First things first. Have you heard there’s a new Stavesacre album out? Yeah? I bet you’re wondering who played on it? This is the classic 5-member line-up:
Mark Salomon – vocals
Sam West – drums
Dirk Lemmenes- Bass
Ryan Dennee – guitar
Jeff Bellew – guitar
Besides the Against the Silence EP in 2009, this line-up hasn’t made a record together since Speakeasy. Of course, what most readers will be wondering is, “can they still bring it?” Does this album hit as hard as Speakeasy did? Or inspire the way that Friction? This is one of those reviews that is incredibly difficult to write. The band have already achieved a sort of legendary—either because of the 5 albums and nearly the same number of EPs they’ve released under this name, or because of all the other bands the members had been in prior. The expectations will be high; for some their hopes—or by contrast, their fears—will be high as well. In many ways, the discerning listener will need to try to set all that aside and . . . well, just listen.
I can’t put my finger on what it is but . . . this is clearly classic Stavesacre, and yet there is a certain maturity and emotion to the sounds. If you’re wondering whether the band would be able to deliver the goods after such a long hiatus, then fear not. It’s the same band. They’re still playing that unique mix of post-hardcore and . . . well, I’m not sure what you would call it as there aren’t too many other bands doing it the way they do it. For this record, they haven’t broken a ton of new ground, and yet there are definitely some sounds here I haven’t heard them attempt before. “Sideways” toys with indie rock, particularly in the guitar tones and the predominance of melodic bass lines (which curiously remind me of the way Peter Hook played bass—though Stavesacre sounds nothing like Joy Division, nor New Order or any other of Hook’s projects).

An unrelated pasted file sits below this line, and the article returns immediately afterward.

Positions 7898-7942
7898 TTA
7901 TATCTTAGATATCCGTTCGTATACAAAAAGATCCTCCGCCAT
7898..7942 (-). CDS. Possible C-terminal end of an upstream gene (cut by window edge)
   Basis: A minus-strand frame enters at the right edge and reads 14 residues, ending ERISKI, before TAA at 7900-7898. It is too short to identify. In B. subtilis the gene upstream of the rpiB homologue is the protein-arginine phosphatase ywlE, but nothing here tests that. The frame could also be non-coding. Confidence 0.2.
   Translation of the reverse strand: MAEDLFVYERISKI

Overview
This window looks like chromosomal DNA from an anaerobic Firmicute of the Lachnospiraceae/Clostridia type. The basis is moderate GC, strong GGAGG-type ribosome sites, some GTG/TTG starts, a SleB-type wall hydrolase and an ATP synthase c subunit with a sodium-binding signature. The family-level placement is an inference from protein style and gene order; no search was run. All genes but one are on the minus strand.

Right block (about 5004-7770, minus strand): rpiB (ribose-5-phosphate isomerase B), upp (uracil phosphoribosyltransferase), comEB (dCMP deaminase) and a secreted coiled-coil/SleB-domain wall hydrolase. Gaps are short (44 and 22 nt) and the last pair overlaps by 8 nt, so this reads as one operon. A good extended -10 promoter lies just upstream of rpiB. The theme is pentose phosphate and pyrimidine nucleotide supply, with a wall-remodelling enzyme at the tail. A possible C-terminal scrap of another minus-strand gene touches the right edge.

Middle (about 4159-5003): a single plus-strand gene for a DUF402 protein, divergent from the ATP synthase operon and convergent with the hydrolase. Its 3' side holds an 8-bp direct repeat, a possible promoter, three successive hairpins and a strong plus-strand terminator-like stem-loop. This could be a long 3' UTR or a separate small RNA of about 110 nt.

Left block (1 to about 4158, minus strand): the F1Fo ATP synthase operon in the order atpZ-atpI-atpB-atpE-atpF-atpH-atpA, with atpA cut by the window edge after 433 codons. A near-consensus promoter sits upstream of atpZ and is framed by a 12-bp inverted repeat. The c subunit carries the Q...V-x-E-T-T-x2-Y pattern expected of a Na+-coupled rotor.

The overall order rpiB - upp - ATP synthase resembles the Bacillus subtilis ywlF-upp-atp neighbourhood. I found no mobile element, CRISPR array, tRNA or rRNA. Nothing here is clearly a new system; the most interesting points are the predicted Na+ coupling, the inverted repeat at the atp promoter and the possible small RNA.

What stand out the most to me about MCMXCV is this: there is simultaneously a heavy burden in the songs that comes from the years, that is perhaps best described in the way that the waves beat against the reefs and rocks to turn them into sand. And yet that same sand is what we want to walk across barefoot—not the rocks themselves. Meaning, this maturity and heaviness that you can hear coming through the lives of the band members—it results in a lightness, an ethereal quality that is neither novel nor aloof. It’s just there.
From the first notes of “The Dead Rejoice” you can tell it’s Stavesacre as the Bellew/Dennee twin guitar attack is immediately recognizable. This opening track (not counting the sound collage opener, “Intro”) speaks of spiritual death and reawakening and brings hints of the joy the title implies. “Sleepyhead” reminds me of Friction’s “At the Moment” in that melodic, quasi-ballad-that-rocks sort of way. “On Being Human” is a straight-forwarded rocker that grab’s the attention of any listener in danger of drifting off track. Interestingly, penultimate track “Moonstone” intro could almost pass for a lost SF59 track, and while it shifts when the song kicks in, there is a remarkable similarity (influence?) of later period Starflyer stuff (post-2005 or so). “Breathe Me” is incredibly emotional and atmospheric in a way I haven’t heard them do before, which drives the point made above about the band’s maturity during their lengthy silence.
Repeated listens yield satisfying results.